Last week, this newspaper and others took Sen. Damon Thayer, R-Georgetown, to task for an amendment he offered on Kentucky’s open records law. If the amendment had passed it would have been catastrophic for Kentucky as it would have allowed public officials to conduct public business on their private devices with the communication not open to public records.
As we also noted Thayer has often been an advocate for open government, so his action took us by surprise. We now suspect he, himself, was surprised by the backlash from the media and open government advocates such as the ACLU and the Bluegrass Institute.
Because of the backlash the Senate decided to pull House Bill 302 from consideration on the Consent Calendar, just moments before approval. Over the weekend Thayer apparently reached out to David Thompson, executive director of the Kentucky Press Association, which represents the state’s newspapers, and sought language that would satisfy those who opposed the amendment. On Tuesday, Thayer amended the language and filed it as a floor amendment. The amended language allows private and personal communication to be exempt from open records, but keeps any communication regarding public business on private devices open.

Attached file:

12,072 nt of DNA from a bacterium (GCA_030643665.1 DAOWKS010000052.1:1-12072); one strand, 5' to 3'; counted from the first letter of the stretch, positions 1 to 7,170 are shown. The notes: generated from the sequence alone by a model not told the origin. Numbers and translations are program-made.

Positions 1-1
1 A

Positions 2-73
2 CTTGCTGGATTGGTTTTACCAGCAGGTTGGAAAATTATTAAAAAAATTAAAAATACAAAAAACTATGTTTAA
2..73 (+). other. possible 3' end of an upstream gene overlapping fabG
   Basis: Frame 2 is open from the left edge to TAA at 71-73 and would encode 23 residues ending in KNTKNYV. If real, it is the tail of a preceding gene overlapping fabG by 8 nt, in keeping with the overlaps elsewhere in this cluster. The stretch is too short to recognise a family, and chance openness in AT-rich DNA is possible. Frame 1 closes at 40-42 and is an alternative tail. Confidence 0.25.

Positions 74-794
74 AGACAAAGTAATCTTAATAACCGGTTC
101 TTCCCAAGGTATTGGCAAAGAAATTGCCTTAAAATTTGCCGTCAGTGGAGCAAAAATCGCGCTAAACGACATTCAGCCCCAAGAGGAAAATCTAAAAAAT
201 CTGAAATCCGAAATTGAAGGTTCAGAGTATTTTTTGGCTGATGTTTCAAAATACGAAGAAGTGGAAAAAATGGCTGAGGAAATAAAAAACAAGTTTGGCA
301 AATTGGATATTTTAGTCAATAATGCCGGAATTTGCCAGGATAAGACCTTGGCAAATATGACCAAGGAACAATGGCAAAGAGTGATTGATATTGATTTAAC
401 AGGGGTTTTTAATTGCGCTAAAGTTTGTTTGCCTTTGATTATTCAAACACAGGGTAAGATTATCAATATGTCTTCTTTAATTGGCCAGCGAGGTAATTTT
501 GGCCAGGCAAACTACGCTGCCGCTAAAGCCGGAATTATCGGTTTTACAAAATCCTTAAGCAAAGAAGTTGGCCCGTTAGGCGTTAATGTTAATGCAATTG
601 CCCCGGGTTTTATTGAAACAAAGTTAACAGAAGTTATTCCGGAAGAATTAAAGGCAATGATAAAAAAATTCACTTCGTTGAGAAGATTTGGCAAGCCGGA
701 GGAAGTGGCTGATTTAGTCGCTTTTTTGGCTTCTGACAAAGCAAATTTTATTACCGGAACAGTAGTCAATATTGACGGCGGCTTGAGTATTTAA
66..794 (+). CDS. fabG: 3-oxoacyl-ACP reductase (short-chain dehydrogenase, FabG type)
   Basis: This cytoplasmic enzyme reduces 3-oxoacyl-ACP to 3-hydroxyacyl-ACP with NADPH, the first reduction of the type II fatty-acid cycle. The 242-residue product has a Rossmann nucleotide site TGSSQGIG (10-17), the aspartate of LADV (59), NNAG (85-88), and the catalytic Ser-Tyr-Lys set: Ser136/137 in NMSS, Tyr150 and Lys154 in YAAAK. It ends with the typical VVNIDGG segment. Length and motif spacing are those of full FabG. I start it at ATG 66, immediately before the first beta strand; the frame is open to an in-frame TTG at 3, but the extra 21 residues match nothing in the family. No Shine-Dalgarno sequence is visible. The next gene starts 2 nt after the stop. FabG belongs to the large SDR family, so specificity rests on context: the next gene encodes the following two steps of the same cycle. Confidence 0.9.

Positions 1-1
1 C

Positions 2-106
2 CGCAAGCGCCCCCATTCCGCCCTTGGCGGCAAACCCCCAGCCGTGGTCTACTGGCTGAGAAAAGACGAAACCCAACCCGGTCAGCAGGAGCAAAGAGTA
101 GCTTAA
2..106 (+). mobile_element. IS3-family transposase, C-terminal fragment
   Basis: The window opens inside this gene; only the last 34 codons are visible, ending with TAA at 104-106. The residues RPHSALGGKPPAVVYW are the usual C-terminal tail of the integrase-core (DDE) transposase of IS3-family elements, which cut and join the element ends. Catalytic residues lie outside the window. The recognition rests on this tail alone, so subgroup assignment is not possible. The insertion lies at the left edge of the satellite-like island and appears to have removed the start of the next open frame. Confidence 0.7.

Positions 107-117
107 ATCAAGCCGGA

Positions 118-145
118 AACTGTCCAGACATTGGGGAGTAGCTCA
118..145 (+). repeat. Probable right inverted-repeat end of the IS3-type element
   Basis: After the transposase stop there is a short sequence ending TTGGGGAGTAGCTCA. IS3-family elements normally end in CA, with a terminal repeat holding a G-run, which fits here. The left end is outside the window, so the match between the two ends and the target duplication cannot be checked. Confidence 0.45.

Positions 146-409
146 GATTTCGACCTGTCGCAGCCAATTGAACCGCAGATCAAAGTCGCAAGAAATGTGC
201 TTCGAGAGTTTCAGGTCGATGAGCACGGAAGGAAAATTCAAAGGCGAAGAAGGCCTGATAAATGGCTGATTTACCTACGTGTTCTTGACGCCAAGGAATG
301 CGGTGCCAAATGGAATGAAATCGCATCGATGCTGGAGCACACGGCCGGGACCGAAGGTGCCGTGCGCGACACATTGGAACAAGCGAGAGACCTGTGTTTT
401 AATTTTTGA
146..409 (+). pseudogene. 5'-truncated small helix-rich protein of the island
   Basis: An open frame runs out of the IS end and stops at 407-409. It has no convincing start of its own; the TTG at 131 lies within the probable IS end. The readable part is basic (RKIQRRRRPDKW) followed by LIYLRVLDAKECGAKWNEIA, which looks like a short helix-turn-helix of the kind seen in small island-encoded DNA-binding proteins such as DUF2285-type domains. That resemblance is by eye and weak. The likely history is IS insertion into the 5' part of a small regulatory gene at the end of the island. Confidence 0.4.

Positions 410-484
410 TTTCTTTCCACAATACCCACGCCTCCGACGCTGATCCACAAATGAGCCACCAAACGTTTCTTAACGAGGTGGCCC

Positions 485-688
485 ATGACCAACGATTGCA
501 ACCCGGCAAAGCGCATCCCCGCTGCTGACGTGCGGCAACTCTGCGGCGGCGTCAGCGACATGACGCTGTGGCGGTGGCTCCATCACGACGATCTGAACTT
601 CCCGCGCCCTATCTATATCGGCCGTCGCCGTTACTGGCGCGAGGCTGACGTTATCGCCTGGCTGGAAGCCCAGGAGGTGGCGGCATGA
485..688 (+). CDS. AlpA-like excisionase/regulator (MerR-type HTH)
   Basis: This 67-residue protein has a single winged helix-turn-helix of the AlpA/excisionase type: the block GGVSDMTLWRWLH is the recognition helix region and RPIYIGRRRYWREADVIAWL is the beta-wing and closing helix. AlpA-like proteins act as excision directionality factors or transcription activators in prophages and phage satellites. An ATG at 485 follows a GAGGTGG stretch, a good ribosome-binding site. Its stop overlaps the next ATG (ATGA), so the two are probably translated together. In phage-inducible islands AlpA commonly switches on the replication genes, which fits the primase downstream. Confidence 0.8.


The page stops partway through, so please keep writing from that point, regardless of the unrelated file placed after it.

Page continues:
The language offered by the newspapers is a temporary fix but it addresses the concern of Thayer and others in leadership. During the interim, the State and Local Government Committee will be meeting with representatives from KPA and other interested parties in hopes of developing a long-term solution to the concerns.
Thayer’s amendment was based upon an opinion issued by former Attorney General Jack Conway, which is flawed, and last week’s actions forced that opinion back to the surface. Our hope is that opinion will eventually be overturned in a legal challenge. Now that it is on everyone’s radar, we believe that will be the case.
We believe Thayer had not fully considered the ramifications of his amendment, but once he was made aware Thayer sought counsel and took corrective steps.
The public should be pleased this situation was resolved appropriately, and Thayer deserves credit for seeking corrective language and then following through by filing the amendment. The KPA deserves credit for assisting.
As painful as this may have been, it is a positive illustration of how our government works and what can happen when we all seek common ground.